To evaluate the permanent porosity of TpMe-apo and TpF-apo, N2, CO2, and H2 adsorption–desorption experiments were undertaken at 77 K, 195 K, and 77 K, respectively (Fig. 8). TpMe-apo shows a type-I sorption isotherm for all gasses, indicating that TpMe-apo has micropores within the framework. The amounts of uptake for N2, CO2, and H2 are 182 cm3 g−1, 157 cm3 g−1, and 81 cm3 g−1, respectively. The pore size distribution of TpMe-apo was calculated by the nonlocal density functional theory (NL-DFT) method (Fig. S11, ESI), resulting in a diameter of 0.77 nm, which is in good agreement with the pore size provided by layered HexNet frameworks composed of triphenylene derivatives (Tp-apo). Indeed, the amounts of uptake and sorption selectively for gas species are quite similar between TpMe-apo and Tp-apo. TpF-apo shows quasi type-I sorption isotherms for CO2 with an uptake of 91 cm3 g−1, while it shows almost no adsorption for N2 and H2. This result, combined with PXRD changes upon heating, indicates that TpF-apo does not retain the LA-H-HexNet structure but is a less crystalline material with narrower void spaces. The surface area (SABET) calculated by the Brunauer–Emmett–Teller model for CO2 sorption isotherms is 561 m2 g−1 for TpMe-apo and 219 m2 g−1 for TpF-apo. It is noteworthy that TpF-apo exhibits selective sorption behavior for CO2, mainly due to the size effect of the narrow pores, and presumably due to the additional electrostatic effects of fluorine substituents, although the contribution of the latter effect is small.25
image file: c7qm00544j-f8.tif
Fig. 8 Gas adsorption isotherms of (a) TpMe-apo and (b) TpF-apo for CO2 (cyan) at 195 K, H2 (red) at 77 K and N2 (black) at 77 K. Solid and open symbols denote adsorption and desorption processes, respectively.

Fluorescence properties in solid states

The photochemical properties of LA-H-HexNets of TpMe and TpF were investigated before and after desolvation. Fig. 9 shows the fluorescence and excitation spectra of the as-formed crystals (TpMe-2Ds and TpF-1) and the corresponding desolvated materials (TpMe-apo and TpF-apo). TpMe-2Ds exhibits a structureless emission band at 407 nm (ϕF = 0.17, where ϕF denotes the fluorescence quantum yield), which was slightly red-shifted by 4 nm after desolvation (λmaxem = 411 nm, ϕF = 0.09 for TpMe-apo). Excitation spectra are also red-shifted from 373 nm to 388 nm, indicating that intermolecular interactions between the adjacent triphenylene cores in TpMe-apo are stronger than those in TpMe-2Ds. TpF-apo also exhibits a structureless emission band at 423 nm (ϕF = 0.23), which was red-shifted by 12 nm compared with TpF-1 (λmaxem = 411 nm, ϕF = 0.16). The excitation maxima of TpF-1 and TpF-apo are 381 nm and 394 nm, respectively.
image file: c7qm00544j-f9.tif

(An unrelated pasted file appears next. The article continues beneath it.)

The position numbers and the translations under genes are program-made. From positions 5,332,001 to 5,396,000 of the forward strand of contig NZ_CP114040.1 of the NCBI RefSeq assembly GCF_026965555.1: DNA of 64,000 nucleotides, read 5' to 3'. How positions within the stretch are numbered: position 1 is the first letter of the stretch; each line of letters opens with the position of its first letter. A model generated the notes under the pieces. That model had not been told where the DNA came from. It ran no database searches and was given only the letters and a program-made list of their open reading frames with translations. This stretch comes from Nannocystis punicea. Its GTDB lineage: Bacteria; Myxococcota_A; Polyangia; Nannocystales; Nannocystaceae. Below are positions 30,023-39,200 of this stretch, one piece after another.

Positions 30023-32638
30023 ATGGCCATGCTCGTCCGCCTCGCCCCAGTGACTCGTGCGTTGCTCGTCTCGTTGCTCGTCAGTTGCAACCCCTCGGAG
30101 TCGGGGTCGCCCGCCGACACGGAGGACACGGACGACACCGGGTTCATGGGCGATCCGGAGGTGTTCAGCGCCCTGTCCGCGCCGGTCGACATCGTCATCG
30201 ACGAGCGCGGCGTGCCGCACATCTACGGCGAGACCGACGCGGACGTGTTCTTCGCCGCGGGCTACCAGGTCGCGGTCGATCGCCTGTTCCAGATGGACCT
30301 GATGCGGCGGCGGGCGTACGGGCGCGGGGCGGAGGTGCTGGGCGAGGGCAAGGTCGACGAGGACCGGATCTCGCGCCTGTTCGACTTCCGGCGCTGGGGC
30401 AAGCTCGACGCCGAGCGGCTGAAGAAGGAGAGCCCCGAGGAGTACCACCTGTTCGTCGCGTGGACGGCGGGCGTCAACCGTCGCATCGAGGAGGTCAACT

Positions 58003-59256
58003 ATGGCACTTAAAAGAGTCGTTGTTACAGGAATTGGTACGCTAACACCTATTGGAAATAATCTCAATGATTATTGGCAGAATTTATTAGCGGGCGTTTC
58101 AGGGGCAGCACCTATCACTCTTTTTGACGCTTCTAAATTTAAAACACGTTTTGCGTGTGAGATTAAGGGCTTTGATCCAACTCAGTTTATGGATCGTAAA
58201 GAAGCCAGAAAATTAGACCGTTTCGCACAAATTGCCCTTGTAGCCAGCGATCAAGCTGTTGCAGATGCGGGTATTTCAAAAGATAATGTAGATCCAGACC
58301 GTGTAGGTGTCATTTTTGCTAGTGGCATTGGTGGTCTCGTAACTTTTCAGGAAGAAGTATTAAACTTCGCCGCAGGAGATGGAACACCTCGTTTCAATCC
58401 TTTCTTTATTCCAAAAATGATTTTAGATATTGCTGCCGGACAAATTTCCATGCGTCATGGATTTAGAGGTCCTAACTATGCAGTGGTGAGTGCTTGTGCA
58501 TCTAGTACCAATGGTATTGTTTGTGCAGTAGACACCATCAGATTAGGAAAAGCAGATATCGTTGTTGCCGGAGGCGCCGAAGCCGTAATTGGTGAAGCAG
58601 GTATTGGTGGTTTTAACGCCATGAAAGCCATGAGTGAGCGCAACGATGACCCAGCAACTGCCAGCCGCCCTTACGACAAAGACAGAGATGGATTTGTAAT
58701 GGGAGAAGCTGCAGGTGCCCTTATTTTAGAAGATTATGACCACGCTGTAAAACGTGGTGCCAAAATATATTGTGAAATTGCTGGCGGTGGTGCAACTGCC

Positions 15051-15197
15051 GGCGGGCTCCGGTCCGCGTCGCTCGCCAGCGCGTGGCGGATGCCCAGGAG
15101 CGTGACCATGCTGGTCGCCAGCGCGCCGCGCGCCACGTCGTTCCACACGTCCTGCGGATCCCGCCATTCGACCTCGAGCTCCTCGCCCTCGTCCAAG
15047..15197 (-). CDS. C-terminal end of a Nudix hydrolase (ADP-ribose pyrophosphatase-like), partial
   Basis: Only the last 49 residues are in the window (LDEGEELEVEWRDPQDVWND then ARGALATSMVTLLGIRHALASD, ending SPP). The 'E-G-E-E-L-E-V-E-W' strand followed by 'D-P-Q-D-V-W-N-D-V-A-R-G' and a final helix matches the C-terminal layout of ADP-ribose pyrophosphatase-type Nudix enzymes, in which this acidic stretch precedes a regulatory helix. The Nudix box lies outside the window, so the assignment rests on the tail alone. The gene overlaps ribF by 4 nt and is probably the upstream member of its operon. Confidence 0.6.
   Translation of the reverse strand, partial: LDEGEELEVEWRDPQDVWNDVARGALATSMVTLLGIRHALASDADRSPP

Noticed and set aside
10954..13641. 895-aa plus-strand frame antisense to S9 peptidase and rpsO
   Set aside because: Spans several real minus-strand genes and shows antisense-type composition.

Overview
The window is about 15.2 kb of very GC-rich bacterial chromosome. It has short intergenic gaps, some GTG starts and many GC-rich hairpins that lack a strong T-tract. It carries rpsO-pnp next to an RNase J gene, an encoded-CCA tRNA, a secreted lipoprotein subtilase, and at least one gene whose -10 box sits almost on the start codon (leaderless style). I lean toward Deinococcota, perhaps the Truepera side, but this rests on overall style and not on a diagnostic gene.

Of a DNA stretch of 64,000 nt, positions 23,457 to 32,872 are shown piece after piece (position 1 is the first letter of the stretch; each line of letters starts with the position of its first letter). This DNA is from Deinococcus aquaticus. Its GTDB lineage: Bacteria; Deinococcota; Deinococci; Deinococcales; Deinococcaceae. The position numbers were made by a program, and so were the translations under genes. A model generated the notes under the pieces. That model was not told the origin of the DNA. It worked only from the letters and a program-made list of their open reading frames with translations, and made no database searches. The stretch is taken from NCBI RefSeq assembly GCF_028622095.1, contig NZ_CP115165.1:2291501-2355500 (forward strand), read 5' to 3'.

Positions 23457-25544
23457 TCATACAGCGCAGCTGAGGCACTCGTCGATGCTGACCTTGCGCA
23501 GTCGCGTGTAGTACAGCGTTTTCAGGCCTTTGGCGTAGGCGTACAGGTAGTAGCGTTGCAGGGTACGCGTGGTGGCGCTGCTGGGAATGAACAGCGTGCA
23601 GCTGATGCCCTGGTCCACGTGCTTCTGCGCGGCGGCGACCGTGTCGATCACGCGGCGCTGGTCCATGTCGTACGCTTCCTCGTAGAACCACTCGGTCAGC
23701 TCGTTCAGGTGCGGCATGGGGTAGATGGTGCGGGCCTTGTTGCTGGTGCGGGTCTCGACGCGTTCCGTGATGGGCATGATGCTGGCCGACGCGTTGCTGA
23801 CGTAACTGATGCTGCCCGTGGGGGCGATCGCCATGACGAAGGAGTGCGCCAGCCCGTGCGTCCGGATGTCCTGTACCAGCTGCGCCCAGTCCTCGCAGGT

Fig. 9 Solid state excitation (dashed line) and emission (solid line) spectra of (a) TpMe-2Ds and (b) TpF-1 before (blue) and after (red) desolvation [excitation wavelength (λex) = 365 nm; detected wavelength = λmaxem].

Conclusions

In this paper, we synthesized two derivatives of hexakis(carboxyphenyl)triphenylene TpMe and TpF, in which substituents (Me or F) were introduced in the ortho-positions of the carboxy groups, and investigated the substituent effects on the crystal structures of the LA-H-HexNets, thermal stability, and retention ability of permanent porosity. As a result, we revealed the following important features of the present system. (1) Substituent groups have no effects on the binding energy of hydrogen-bonded dimerization (∼15 kcal mol−1). (2) Methyl and fluorine substituents in the ortho-positions of the carboxy groups made both carboxy and phenylene groups twisted, resulting in an increase of variability of peripheral conformation. (3) Depending on the bulkiness of the substituents, TpMe yielded three polymorphs, while TpF yielded one crystalline form with highly disordered peripheral groups. (4) Thermal stability and permanent porosity were drastically changed by the substituents despite the fact that both the crystals have quite similar LA-H-HexNet structures. These results can contribute to the development of functional HOFs with tunable pores based on H-HexNet frameworks.

Conflicts of interest

There are no conflicts to declare.

Acknowledgements

This work is supported by a Grant-in-Aid for Scientific Research (C) (JPT15K04591) and for Scientific Research on Innovative Areas: π-System Figuration (JP15H00998) from MEXT Japan. Synchrotron radiation experiments were undertaken at BL38B1 in SPring-8 with the approval of JASRI (proposal No. 2015B1397, 2016A1121, and 2016B1151).

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Footnote

Electronic supplementary information (ESI) available. CCDC 1578414–1578417. For ESI and crystallographic data in CIF or other electronic format see DOI: 10.1039/c7qm00544j